Denmark changes rules for Covid-19 contact tracing

Denmark has changed its procedure for Covid-19 contact tracing, allowing people who test positive for the virus to provide details online instead of over the phone.

Denmark has moved some of its Covid-19 contact tracing online amid record infection rates.
Denmark has moved some of its Covid-19 contact tracing online amid record infection rates. File photo:Philip Davali/Ritzau Scanpix

The Danish Patient Safety Authority confirmed in a statement that contact tracing information can now be provided on the platform. This requires users to login using the NemID or MitID secure digital ID system.

In addition, close contacts to confirmed cases can be given priority for PCR tests – allowing them to skip waiting times for testing – without speaking to contact tracer over the phone.

Recent record high infection rates in Denmark have resulted in strain on the contact tracing system and long telephone queues for close contacts and people who have tested positive for the virus.

As such, it is hoped that the change in tracing procedures will ease some of the pressure on the contact tracing system.

“We are introducing this solution because members of the public are experiencing long waiting times on the telephone and would rather (submit information) themselves. We also have members of the public who are well informed and can help with contact tracing,” Danish Patient Safety Authority deputy director Birgitte Drewes said.

“We also need to use our resources correctly and prioritise members of the public who need extra help and guidance,” she added.

“You can also expect us to call in future even if you have submitted information, but we won’t be calling 15 times,” she added.

After receiving a positive test result, it will be possible to enter details – such as information relating to the place of infection – via the platform.

Infected persons will be able to provide a test ID to close contacts which will allow them to book higher priority tests on the website, which must be used to book PCR tests.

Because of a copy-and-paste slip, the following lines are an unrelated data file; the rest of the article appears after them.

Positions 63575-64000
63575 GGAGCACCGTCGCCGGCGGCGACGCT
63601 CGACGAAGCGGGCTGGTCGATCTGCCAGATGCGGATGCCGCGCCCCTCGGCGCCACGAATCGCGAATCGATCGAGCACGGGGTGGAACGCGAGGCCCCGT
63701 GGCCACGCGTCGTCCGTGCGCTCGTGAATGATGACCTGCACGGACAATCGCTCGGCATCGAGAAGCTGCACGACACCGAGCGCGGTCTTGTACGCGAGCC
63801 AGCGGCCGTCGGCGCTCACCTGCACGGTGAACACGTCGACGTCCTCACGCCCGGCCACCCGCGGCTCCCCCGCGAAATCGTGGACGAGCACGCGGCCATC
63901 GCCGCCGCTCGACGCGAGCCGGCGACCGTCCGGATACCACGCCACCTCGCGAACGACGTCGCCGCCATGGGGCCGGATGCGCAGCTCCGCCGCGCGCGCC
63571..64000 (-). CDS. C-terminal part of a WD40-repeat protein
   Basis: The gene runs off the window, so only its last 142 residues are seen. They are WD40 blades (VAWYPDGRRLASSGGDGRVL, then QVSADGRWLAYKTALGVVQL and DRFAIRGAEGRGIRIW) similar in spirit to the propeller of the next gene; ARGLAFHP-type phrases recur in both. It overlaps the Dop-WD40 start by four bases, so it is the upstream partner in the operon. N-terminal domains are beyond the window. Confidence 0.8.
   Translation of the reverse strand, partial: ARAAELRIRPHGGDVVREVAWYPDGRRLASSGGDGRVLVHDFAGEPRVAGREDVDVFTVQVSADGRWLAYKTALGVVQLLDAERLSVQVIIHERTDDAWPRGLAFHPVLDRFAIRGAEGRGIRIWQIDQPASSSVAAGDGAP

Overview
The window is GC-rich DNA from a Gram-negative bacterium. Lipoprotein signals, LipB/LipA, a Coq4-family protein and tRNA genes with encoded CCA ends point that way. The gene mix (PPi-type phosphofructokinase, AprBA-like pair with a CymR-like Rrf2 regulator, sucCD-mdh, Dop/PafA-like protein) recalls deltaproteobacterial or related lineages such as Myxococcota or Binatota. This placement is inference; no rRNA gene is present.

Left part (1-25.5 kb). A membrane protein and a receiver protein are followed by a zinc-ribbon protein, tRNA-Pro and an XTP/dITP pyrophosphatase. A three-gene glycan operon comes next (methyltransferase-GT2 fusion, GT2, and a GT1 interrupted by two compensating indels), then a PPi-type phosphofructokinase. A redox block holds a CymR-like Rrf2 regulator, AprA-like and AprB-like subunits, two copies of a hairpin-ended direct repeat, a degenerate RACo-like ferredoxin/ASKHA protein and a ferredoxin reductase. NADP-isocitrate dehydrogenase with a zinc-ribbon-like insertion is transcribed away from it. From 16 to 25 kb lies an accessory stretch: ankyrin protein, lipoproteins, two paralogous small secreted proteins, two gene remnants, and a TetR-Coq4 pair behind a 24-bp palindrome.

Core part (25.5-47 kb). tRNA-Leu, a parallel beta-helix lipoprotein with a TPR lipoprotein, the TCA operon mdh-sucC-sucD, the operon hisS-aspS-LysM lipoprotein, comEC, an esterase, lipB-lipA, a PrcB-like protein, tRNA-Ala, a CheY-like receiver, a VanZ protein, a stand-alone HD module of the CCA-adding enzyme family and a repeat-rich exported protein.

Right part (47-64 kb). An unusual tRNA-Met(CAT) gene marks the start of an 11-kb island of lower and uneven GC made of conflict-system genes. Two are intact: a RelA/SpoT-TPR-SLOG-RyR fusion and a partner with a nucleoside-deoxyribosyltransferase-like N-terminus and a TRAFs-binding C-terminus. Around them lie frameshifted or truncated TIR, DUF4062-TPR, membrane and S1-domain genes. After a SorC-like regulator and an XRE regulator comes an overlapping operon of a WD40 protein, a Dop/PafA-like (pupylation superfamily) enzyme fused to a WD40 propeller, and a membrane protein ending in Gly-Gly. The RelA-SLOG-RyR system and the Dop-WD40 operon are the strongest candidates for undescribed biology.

The new online systems are expected to become available this week.

Telephone assistance will still be available for people who can or do not want to use the online version.

READ ALSO: Appointments needed for all PCR tests in Denmark

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Denmark’s infectious disease agency does not recommend Covid tests for China arrivals

Travellers from China should not need a negative Covid-19 test when arriving in Denmark, the national infectious disease control agency State Serum Institute recommended on Saturday, in an assessment sent to the Ministry of Health.

Denmark's infectious disease agency does not recommend Covid tests for China arrivals

In the assessment by the State Serum Institute (SSI), it was noted that there aren’t expected to be a large number of arrivals coming directly from China and that any tests would have a marginal affect on Danish epidemic control.

However SSI wrote that it was still important to keep an eye on new variants of Covid-19 and suggested that a sample of voluntary-based PCR tests could be introduced for travellers from China.

The assessment was requested by Denmark’s health minister Sophie Løhde, following a recommendation on Wednesday by European Union experts to tighten travel rules.

Infection rates in China are high after it abolished its ‘zero Covid’ policy in late 2022, although no precise numbers are available.

Several European countries, including France, Spain, Italy and the UK, had already introduced testing requirements, while Sweden on Thursday announced a similar step, as did Germany, with an added announcement on Saturday to discourage non-essential travel from Germany to China.

The United States, Canada, India, South Korea and Taiwan have also put testing rules in place.

Health minister Sophie Løhde also asked SSI to assess testing waste water from aircraft landed from China. SSI responded that there is limited experience in this.

SSI currently analyses samples from shared toilet tanks at four airports twice a week – Copenhagen, Aarhus, Aalborg and Billund. The method would have to be changed in order to detect new Covid-19 variants, which would take up to four weeks to implement, according to the assessment.

Løhde has informed the parliamentary parties about the assessment and has asked the Epidemic Commission for an advisory assessment, she said in a press release. Once this is done, the recommendations will be discussed.